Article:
Historic Beech-Nut plant undergoes partial demolition

Historic Beech-Nut plant  undergoes partial demolition

Motorists traveling the New York State Thruway (Interstate 90) in upstate New York will pass what once was the Beech-Nut Baby Food manufacturing plant in Canajoharie, NY. This famous facility opened in 1891 and was the home to what was (at the time) a national icon for a child-rearing population. A portion of that historic complex is now being demolished to make way for future development. At the time of this writing, 11 buildings located on the eastern half of this 29-acre property are in the process of being taken down and removed by Binghamton, NY, demolition contractor Gorick Construction Company, Inc.  

Gorick Construction Company project supervisor Jeremy Mahakian said their entire project is scheduled for 130 days and should be completed ahead of schedule. Mahakian explained that because of the kinds of materials found in these old structures, detailed oversight is critical. It is important to document each load and what they contain before they head to their destination. In this instance, the C&D “clean” materials are designated to go to Seneca Meadows Landfill, Seneca Falls, NY. He said asbestos abatement and universal waste removal was completed prior to starting the “clean” demolition. 

Currently, they are progressing well with their primary objectives. All of the work is done with environmental safety in mind. “We have a water truck on site that we use to clean the roads of dust that might come from the jobsite,” he said. “We are incorporating a Community Air Monitoring Plan (CAMP) on this site. We have four air monitors that are in operation any time we are doing demolition. Three are placed downwind of the site and one is upwind. Sal Maiorana, our safety officer, is in charge of the monitoring.”

Mahakian said they are controlling fugitive demolition dust with an HKD Blue V500-T dust control system. He said that Gorick recently acquired this unit and that it is doing a superior job on this project. It has a number of useful features that gives his crew continuous dust control and safer operation.

 

Recently, his five-person team faced a difficult challenge. They were to tear down and remove a 50,000-gallon steel tank located near the road that passes the plant. More importantly, it sat near the Canajoharie Creek. The tank originally was built in place inside a containment dike for added safety to the surroundings. That location made it difficult for the equipment operator to use a typical style of dismantling. 

Instead of using a two-man/two-machine crew to hold and dismantle the tank, a single shear operator, Ralph Hotaling, was tasked with taking down the structure single-handedly. “Ralph, our lead operator, did it without incident,” said Mahakian. “He took the entire tank down and removed it in a day and a half.”

Mahakian said they have a variety of demolition equipment onsite, which gives them whatever they need to do the job. Gorick’s new Volvo EC480EHR high-reach excavator outfitted with a standard digging boom and shear did much of the primary demolition. “Demolition began on April 15,” he said. “Last Friday he finished Building 63. Then he began Building 49. Now (April 26), he is working on Building 48. We are making good progress.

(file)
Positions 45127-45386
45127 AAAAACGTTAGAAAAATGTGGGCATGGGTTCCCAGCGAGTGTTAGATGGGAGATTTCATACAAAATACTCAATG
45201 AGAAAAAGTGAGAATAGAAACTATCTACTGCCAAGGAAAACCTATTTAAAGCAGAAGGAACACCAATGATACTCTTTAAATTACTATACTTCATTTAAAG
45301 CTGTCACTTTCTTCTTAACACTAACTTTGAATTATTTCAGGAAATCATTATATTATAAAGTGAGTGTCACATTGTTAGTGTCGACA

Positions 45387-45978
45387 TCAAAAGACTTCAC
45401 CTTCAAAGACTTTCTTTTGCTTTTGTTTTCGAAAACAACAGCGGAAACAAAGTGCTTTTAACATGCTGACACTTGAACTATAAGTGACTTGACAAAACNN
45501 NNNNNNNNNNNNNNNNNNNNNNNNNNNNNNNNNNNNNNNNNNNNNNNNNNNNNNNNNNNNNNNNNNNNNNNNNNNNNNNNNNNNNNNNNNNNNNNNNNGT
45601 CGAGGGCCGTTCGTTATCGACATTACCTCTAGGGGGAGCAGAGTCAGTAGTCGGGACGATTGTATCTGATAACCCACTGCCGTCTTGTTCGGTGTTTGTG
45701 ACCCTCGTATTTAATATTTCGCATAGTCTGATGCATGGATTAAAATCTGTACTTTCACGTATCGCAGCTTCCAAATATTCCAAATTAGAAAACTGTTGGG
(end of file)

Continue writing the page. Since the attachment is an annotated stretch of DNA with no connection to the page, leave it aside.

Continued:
“Sorting and processing the steel and other materials begins right at the job site,” he said. “Ralph will work one bay at a time working from column line to column line. He cleans the C&D off, then the roof and then he cuts the steel and sets it where another operator can come to get it and take it to our stockpiling area for later loading. If there is other processing that needs to be done, it can be done at that time. It’s like an assembly line once you get started and everybody is working together.

“There’s not much concrete to be removed from this site,” he added. “The slab is staying, with everything being brought to slab grade. There are some random places where there is some concrete, like column bases, but most of the material is steel. Where there are concrete blocks, we sort those accordingly.

“We have two excavators with hydraulic shears on site. We also have a LaBounty UP30 universal processor on the 360 Komatsu,” he continued. “We have an apprentice operator on the CAT 289C Skid Steer that is used to move material and we have a Bateman Hydraulic Magnet on another excavator that we use for cleanup. That can come in very handy.”

He said one place that calls for extra care when dismantling is where they have been designated to leave an existing wall on an adjacent structure. Since the complex has seen a number of additions over the years, with one building added on or attached to an existing building, it becomes challenging to remove the unwanted structure and still leave the desired building intact. “Sometimes there can be some twisting when you shear through a beam or column, so our operators are especially careful to avoid any unwanted damage to the existing walls,” he said.

Mahakian noted that once this work is complete, the village is looking to sell or lease the property as part of a community improvement plan. He said he hopes they are successful in finding new owners or tenants for this property. “They deserve to have this turn out well for them,” he said. “It has been a long time coming.” 

For more information about Gorick Construction visit their website at gorickconstructioncoinc.com  or like them on Facebook.

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